Article originally appeared on Macon's The Telegraph

Central State Hospital’s Powell Building is seen in this 1937 photo from the Library of Congress.

Central State Hospital’s Powell Building is seen in this 1937 photo from the Library of Congress. L.D. Andrew National Parks Service



State run hospitals for Georgia’s mentally ill residents were a component of the social reform movement tackled by the state legislature in the early 1800s. Georgia Gov. William Schley, who served from 1835-37, was urged to secure the necessary funding by two physicians, Tomlinson Fort and Benjamin White, to purchase the first 40 acres of what would become the second largest insane asylum in the country.

The land overlooked Milledgeville, the first capital of Georgia and home of the original governor’s mansion. The first two buildings, for administration and for patients, were completed in 1842 and the first patient was admitted in December of that year.

Central State Hospital, the name given the institution in 1967, evolved from a modest facility to a small town, with a population of more than 12,000 in 1964.

Originally named the Georgia Lunatic Asylum, sensitivity to the stigma of mental illness effected a name change in 1897 to the Georgia State Sanitarium, and another in 1928 to Milledgeville State Hospital. It was the economic engine for Baldwin County until the decentralization of the treatment for mentally ill patients by the state, during the early 1970s.

Most of the buildings stand empty as proud, silent sentries, guarding a fertile history that may never be told. The future for repurposing the buildings and the campus is uncertain. However, to lose any of the physical or archived history of the hospital would erase the stories of many individuals whose lives were intertwined with the hospital, either as patients or as staff.


Although he did not grow up in Milledgeville and has lived in New York and on the west coast, the story of a great grandparent who died at the sanitarium after spending 32 years there as a patient, piqued the curiosity of Edwin Atkins, whose family was from Georgia. When he retired two years ago from the film industry, he moved to Milledgeville and has plundered the internet, antique shops and flea markets to find personal diaries, trustee reports and artifacts associated with the institution.

Dismayed that there was not a support group for CSH, Atkins started a Facebook page, Friends of Central State Hospital, which now has 7,000 followers who have reconnected with relatives of past patients, with physicians and nurses, and have shared stories with family members of many employees who considered the hospital — and the surrounding village of Hardwick — their home.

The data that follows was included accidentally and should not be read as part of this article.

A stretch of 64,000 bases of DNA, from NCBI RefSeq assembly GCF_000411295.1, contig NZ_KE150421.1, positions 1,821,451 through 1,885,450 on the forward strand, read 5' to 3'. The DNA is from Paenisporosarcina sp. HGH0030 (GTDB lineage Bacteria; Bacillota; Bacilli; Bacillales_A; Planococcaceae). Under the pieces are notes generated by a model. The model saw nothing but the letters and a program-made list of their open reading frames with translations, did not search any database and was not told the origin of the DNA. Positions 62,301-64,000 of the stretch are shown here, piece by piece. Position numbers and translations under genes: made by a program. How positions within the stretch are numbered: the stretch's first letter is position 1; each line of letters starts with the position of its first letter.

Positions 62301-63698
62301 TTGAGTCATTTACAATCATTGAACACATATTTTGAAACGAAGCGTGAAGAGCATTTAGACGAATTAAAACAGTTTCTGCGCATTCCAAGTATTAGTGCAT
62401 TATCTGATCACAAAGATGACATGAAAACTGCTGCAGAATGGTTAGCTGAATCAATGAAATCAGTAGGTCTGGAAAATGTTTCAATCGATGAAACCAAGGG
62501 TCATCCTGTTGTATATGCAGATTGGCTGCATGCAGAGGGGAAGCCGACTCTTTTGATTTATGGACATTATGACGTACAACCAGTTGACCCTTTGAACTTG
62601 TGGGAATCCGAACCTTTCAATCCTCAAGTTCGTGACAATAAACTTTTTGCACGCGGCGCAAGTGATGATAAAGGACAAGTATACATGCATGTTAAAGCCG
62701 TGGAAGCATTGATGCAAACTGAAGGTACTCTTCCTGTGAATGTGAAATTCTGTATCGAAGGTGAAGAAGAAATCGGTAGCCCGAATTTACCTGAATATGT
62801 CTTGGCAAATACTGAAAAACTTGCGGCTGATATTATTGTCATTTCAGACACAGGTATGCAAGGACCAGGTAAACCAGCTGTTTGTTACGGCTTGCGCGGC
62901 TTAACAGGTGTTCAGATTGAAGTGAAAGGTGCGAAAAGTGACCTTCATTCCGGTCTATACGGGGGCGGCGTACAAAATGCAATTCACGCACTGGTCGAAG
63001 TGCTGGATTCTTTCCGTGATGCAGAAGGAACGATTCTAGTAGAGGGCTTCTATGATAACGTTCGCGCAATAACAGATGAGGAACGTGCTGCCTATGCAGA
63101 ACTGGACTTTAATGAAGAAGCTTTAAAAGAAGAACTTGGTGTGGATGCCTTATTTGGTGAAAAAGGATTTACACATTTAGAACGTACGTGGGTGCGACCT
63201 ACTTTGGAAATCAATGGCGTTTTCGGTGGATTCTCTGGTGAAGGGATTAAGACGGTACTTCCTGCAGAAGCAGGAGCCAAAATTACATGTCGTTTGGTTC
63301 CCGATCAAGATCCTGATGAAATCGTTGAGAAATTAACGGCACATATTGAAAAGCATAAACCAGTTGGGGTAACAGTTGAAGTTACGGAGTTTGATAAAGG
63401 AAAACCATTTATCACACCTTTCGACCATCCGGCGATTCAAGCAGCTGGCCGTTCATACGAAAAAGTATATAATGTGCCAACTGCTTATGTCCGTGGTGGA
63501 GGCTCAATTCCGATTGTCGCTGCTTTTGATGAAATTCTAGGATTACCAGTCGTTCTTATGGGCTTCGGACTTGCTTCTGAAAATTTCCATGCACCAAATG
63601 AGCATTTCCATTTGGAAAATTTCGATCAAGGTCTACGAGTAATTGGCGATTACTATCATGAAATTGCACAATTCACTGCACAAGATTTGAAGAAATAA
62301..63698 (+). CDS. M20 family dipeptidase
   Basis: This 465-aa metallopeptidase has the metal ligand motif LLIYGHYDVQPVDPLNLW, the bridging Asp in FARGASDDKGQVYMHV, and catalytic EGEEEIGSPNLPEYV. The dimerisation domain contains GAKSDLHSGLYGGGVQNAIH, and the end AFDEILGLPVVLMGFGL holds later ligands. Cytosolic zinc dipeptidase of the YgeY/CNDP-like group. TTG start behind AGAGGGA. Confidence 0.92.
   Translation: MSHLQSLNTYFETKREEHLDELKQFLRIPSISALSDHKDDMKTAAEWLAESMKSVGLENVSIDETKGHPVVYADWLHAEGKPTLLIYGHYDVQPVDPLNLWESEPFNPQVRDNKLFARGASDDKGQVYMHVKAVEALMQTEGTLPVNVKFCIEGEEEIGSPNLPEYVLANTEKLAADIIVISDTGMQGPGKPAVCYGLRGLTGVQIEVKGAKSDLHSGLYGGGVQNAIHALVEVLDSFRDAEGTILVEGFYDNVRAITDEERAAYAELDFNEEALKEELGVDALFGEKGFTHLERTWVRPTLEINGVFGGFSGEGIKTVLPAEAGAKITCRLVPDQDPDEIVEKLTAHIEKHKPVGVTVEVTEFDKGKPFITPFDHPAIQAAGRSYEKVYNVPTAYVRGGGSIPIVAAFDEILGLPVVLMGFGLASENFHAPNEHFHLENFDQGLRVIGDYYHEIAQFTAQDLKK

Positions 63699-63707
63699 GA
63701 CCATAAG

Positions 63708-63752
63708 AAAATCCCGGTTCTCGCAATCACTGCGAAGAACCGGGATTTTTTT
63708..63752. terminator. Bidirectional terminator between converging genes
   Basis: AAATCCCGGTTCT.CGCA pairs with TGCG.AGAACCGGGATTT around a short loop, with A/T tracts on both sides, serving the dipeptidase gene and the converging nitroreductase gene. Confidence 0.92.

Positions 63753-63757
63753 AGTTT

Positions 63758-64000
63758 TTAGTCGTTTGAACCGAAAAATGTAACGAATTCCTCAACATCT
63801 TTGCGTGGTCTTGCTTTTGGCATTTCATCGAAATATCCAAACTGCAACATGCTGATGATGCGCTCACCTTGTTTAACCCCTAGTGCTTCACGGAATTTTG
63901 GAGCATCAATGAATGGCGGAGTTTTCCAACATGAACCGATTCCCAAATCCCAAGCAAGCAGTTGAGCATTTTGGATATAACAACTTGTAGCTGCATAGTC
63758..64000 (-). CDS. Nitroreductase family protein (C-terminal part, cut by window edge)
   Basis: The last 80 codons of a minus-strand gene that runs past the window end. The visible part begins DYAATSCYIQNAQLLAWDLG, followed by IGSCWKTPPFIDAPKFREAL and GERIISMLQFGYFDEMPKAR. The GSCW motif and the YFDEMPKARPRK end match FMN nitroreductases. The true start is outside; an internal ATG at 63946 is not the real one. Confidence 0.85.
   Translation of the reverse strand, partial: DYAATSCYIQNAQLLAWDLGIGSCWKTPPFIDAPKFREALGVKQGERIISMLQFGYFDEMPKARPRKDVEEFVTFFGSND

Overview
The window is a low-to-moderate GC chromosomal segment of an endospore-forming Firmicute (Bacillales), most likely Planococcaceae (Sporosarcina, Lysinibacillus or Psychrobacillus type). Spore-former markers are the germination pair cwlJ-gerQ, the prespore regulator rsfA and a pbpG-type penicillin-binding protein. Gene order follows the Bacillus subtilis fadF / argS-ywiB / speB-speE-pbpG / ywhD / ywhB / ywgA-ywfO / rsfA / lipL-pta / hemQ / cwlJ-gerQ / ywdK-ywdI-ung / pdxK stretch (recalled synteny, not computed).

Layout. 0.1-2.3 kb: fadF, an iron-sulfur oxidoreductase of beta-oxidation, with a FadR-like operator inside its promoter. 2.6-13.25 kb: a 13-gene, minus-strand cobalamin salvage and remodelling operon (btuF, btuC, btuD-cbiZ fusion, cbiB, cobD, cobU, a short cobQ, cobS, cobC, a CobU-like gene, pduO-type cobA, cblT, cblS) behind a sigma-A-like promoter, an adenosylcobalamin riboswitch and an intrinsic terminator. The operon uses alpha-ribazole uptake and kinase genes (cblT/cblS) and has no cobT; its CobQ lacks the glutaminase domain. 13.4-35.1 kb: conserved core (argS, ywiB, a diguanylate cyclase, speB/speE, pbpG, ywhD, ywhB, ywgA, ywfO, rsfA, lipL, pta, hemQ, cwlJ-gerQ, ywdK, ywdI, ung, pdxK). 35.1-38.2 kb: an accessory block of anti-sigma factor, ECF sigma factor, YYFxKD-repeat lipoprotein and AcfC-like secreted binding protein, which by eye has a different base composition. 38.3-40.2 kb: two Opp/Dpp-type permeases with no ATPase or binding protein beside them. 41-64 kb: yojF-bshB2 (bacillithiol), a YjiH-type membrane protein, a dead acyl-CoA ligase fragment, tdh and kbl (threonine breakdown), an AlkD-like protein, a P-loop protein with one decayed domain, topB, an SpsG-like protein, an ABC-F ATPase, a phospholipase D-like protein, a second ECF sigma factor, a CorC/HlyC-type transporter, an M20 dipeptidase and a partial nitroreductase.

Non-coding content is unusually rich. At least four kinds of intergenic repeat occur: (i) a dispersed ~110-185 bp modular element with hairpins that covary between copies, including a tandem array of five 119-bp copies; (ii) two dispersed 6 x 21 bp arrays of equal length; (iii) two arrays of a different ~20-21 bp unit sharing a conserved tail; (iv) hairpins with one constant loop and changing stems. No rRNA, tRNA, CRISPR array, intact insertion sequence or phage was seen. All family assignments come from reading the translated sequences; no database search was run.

One of the people Atkins met on the site was Ross Carnes, whose entire family had worked for the hospital. Carnes grew up as an Air Force brat who only visited Milledgeville during holidays, but he remembers many of the stories recounted by relatives who worked there.

When Atkins discovered Carnes was a retired illustrator and graphic designer, he enlisted his help in illustrating an adult coloring book that would be entertaining, educational and could raise funds to promote the efforts of the Friends of CSH.


The finished coloring book, “Colorful Moments of Central State Hospital,” was unveiled Sept. 23 at the Ampersand [&] Guild with Carnes on hand to autograph books and to see the pages — that had been colored by area artists — on display in the gallery. The book is a compilation of sketches of the buildings, the activities, the people who worked with patients, and the principals that contributed to the comprehensive treatment of the mentally ill.

Carnes has captured the emotions of patients venturing out for visits to Milledgeville; participating in activities on the grounds; gathering pecans from the orchard or anticipating a December visit from Santa Claus. He has drawn the faces of compassionate physicians, of cooks working in the “largest kitchen in the world” and of nurses efficiently making their rounds.

For Carnes, who retired due to debilitating arthritis, this was a laborious project that involved manipulating images to create the composites that fill each page. He had photographs from which to draw some of the historic figures and used the faces of friends to add humor and humanity to some of his drawings. His partner, Sean Thomas, was the model for Santa Claus, a role he plays well in their hometown of Georgetown, Texas.

His illness has curtailed much of Carnes’ drawing. However, his prolific imagination has found another outlet in writing spirited fantasies of the netherworld. His novel, “Whisper of Atlantis,” and the coloring book, published by Atkins, are available on

Although Carnes never lived in Milledgeville and Atkins is a newcomer to the area, they were equally committed to starting a dialogue and to creating a pictorial history that would be accessible to anyone with an interest in the hospital and in its history.

Katherine Walden is a freelance writer and interior designer in Macon. Contact her at 478-742-2224

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